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Sustainability 2017, 9(12), 2206; doi:10.3390/su9122206

Eco-Innovation Indices as Tools for Measuring Eco-Innovation

1
Graduate School of International Agricultural Technology, Institutes of Green Bio Science and Technology, Seoul National University, 1447, Pyeongchang-daero, Daehwa, Pyeongchang, Gangwon 25354, Korea
2
Institute for Sustainable Resources, University College London, Central House, 14 Upper Woburn Place, London WC1H 0NN, UK
3
Department of Forest Sciences, Seoul National University, 1 Gwanak-ro Gwanak-gu, Seoul 08826, Korea
4
ASEM SMEs Eco-Innovation Center, E-2FL, Pangyo Innovalley 255, Pangyo-ro, Bundang-gu, Seongnam-si, Gyeonggi-do 13486, Korea
*
Author to whom correspondence should be addressed.
Received: 1 September 2017 / Revised: 23 November 2017 / Accepted: 23 November 2017 / Published: 29 November 2017
(This article belongs to the Section Economic, Business and Management Aspects of Sustainability)
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Abstract

Measuring eco-innovation helps us understand the overall trends and raises awareness in society. Measuring eco-innovation at the national level and making comparisons across countries may allow us to benchmark performance and foster policy learning. This paper assesses two indices developed in two different regions: The ASEM Eco-Innovation Index (ASEI) by the ASEM SMEs Eco-Innovation Center, based in Republic of Korea; and the Eco-Innovation Scoreboard (Eco-IS) developed by the Eco-Innovation Observatory, based in the European Union. This paper aims to examine and compare the features of both and attempts to obtain insights on their strengths and weaknesses. Towards this aim, our paper assesses those scoreboards against four criteria stemming from innovation analysis: (1) relevance of areas and stakeholders covered; (2) ability to indicate changes; (3) directions towards common goals; and (4) ability to facilitate further changes. We conclude both are promising, despite data shortages, and have great potential to contribute towards the sustainable development goals (SDGs), particularly with regard to the SDGs on sustainable industrialization and sustainable consumption and production. In comparison, the ASEI covers more countries than the Eco-IS. However, the ASEI has limitations on measuring indicators due to limited data availability in Asian countries. The Eco-IS is closely linked with the regional and national policies for eco-innovation in Europe, while the ASEI’s impact appears more limited, as of now. In conclusion, the research results give insights into key areas, goals and applications of eco-innovation indices, and can help upgrading eco-innovation indices. This research helps interpret the scores of two indices better and facilitate application of the scores in the multiple ways. It is expected that this research contributes to developing and modifying a global eco-innovation index and enhancing the ability of these indices to facilitate eco-innovation strategies at national levels and across relevant actors. View Full-Text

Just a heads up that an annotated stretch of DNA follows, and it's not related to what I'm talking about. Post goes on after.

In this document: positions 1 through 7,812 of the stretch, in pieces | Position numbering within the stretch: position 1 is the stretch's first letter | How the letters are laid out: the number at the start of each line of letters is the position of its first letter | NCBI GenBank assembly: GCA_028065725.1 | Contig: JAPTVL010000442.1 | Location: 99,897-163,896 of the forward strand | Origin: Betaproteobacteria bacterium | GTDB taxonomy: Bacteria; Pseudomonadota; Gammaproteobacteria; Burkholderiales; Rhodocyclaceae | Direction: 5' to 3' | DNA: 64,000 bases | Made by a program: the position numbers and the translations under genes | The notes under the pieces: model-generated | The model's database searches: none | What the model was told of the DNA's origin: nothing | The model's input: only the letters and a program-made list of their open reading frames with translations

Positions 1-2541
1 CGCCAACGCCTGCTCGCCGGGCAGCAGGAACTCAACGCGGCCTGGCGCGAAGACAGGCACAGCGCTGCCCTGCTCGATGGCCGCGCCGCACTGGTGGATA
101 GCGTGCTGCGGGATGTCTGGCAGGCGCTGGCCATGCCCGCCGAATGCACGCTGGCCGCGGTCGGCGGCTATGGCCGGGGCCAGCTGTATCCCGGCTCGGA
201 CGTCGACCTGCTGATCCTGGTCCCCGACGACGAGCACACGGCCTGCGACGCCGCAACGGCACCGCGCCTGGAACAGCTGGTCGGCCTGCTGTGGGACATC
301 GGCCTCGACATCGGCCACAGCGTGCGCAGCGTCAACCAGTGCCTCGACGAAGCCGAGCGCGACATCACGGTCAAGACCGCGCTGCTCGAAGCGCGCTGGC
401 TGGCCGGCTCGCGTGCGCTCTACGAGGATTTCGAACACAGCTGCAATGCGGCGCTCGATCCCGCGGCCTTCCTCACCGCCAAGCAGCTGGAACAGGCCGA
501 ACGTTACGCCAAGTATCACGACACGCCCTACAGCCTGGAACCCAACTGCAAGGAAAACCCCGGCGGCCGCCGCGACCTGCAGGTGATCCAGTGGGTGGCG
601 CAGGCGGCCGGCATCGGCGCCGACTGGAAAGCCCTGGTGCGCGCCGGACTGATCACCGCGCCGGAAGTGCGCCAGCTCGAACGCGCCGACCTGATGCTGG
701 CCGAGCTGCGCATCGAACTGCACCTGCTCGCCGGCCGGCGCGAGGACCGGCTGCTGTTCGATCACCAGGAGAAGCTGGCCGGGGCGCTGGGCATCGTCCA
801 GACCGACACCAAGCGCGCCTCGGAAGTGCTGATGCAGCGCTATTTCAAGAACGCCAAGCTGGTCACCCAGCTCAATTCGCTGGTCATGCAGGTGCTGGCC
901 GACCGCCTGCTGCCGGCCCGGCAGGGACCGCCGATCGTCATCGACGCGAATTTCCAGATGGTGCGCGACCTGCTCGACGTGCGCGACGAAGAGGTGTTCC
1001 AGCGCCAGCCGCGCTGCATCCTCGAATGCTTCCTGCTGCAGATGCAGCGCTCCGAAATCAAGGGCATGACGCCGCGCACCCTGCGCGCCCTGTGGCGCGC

Keywords: eco-innovation; index; measurement; sustainable development eco-innovation; index; measurement; sustainable development
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Park, M.S.; Bleischwitz, R.; Han, K.J.; Jang, E.K.; Joo, J.H. Eco-Innovation Indices as Tools for Measuring Eco-Innovation. Sustainability 2017, 9, 2206.

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